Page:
Andrew Rogerson, founder and managing director at Grist said: “This research is great news if you are in control of your firm’s marketing and communications programme. The C-suite clearly values thought leadership and is happy to receive it from advisers.

“However, we can also see that much of this content is below par. The C-suite is a sophisticated and demanding audience, and will not respond to rehashed marketing material. Instead, thought leadership must provide a return on investment (ROI), both for the firms that invest the money to produce it and the senior executives that invest time in reading it.

“Consider, too, that Facebook matters in business-to-business communications. The marketing department, content teams and agencies need to deal with the consequences of this and devise a compelling editorial plan that includes a wide range of channels and different perspectives.”

Format was also discussed, as 800-word articles (63 per cent) and 300-500-word blog posts are preferable to longer content pieces.

Access the full survey here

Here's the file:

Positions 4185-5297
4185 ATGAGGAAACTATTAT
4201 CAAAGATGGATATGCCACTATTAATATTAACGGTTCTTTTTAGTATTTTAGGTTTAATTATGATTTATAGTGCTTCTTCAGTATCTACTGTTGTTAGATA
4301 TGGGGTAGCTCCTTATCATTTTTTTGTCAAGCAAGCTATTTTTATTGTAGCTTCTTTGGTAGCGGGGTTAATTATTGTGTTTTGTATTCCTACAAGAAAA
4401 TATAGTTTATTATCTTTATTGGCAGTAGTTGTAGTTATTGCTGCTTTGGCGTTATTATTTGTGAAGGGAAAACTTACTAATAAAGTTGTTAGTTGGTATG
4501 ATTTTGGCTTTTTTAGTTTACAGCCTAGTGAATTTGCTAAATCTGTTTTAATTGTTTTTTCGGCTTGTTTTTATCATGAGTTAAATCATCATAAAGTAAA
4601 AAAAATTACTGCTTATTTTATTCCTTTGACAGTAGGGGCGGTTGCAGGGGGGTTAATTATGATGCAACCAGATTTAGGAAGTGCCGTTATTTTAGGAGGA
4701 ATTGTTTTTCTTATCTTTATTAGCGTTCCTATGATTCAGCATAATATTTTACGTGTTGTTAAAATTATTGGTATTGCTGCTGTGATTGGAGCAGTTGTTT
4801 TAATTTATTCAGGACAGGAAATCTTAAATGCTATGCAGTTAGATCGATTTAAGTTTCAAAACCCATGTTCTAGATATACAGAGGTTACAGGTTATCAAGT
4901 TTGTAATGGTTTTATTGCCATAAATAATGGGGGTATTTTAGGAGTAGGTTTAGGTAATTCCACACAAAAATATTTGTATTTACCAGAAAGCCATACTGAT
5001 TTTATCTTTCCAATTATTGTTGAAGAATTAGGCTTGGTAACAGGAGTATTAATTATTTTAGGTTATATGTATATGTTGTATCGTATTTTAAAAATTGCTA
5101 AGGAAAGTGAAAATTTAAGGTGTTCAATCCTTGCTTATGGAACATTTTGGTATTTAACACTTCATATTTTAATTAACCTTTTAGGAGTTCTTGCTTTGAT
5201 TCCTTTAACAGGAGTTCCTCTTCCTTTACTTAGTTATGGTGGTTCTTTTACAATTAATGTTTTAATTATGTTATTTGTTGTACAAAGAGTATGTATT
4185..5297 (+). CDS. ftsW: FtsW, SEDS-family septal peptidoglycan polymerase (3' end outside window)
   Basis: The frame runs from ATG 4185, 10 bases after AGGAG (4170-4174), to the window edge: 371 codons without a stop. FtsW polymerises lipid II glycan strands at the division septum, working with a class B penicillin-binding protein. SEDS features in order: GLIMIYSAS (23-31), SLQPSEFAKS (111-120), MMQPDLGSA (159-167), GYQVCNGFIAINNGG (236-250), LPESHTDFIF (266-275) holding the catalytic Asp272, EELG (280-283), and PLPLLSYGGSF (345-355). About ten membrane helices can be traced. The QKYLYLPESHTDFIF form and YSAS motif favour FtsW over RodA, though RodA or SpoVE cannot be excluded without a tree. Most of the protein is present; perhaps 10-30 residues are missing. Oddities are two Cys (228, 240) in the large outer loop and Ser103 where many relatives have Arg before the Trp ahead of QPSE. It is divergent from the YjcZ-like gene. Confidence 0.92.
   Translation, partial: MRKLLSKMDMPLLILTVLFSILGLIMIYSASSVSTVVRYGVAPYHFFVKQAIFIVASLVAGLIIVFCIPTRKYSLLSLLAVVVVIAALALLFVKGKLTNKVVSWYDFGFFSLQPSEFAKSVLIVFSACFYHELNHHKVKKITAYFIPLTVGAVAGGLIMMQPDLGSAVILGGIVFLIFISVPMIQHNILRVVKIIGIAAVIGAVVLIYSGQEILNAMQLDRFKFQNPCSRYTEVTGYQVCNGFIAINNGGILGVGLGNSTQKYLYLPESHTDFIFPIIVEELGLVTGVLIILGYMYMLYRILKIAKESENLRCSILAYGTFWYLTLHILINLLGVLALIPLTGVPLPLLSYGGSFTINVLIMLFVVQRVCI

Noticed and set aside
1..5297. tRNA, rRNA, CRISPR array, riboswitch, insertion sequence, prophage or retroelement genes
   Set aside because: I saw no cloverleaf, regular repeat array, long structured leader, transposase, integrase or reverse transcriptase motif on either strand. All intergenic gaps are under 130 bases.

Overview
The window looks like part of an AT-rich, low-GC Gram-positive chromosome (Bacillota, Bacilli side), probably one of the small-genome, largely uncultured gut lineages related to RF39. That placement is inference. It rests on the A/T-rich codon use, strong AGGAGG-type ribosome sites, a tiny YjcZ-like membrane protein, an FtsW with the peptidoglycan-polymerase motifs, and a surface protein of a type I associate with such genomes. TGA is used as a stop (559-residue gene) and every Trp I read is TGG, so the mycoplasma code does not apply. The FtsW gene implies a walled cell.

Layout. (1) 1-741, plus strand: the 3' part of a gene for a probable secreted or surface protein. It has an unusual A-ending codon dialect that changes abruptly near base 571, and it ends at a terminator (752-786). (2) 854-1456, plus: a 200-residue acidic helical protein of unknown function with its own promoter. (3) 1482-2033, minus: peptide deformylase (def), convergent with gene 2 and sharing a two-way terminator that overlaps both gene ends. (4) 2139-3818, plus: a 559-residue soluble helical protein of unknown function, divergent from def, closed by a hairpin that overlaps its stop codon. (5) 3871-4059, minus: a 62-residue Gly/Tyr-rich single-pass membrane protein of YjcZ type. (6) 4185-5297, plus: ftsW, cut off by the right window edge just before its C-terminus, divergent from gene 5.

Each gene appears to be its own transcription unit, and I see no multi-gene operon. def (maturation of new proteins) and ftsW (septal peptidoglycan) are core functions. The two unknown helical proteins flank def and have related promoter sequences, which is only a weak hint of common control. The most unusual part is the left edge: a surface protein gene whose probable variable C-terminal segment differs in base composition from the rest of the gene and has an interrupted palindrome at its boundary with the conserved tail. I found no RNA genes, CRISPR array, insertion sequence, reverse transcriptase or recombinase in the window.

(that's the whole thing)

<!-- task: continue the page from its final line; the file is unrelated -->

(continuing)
LinkedIn joins ASOS and John Lewis for marcomms campaign…

The world’s largest online professional network, LinkedIn, has joined forces with retail companies John Lewis and ASOS with the launch of its new international B2C and B2B marcomms campaign, designed to drive awareness of its ‘Jobs’ function as well as support engagement amongst its global members.

The Way In, which is a content-led marketing campaign, focuses on delivering inspirational stories from LinkedIn members who love their jobs, and details how professionals can achieve greater fulfilment from their careers. The integrated campaign features dedicated content, social and PR elements that will run from throughout the month of October, and marks the brand’s biggest UK campaign of the year.

Content is hosted on the campaign’s microsite and includes member and recruiter interview videos from ASOS and John Lewis. Additionally, ASOS UK headquarters have opened their doors to produce 360 degree videos that provide a behind-the-scenes look at the eTailer’s operations.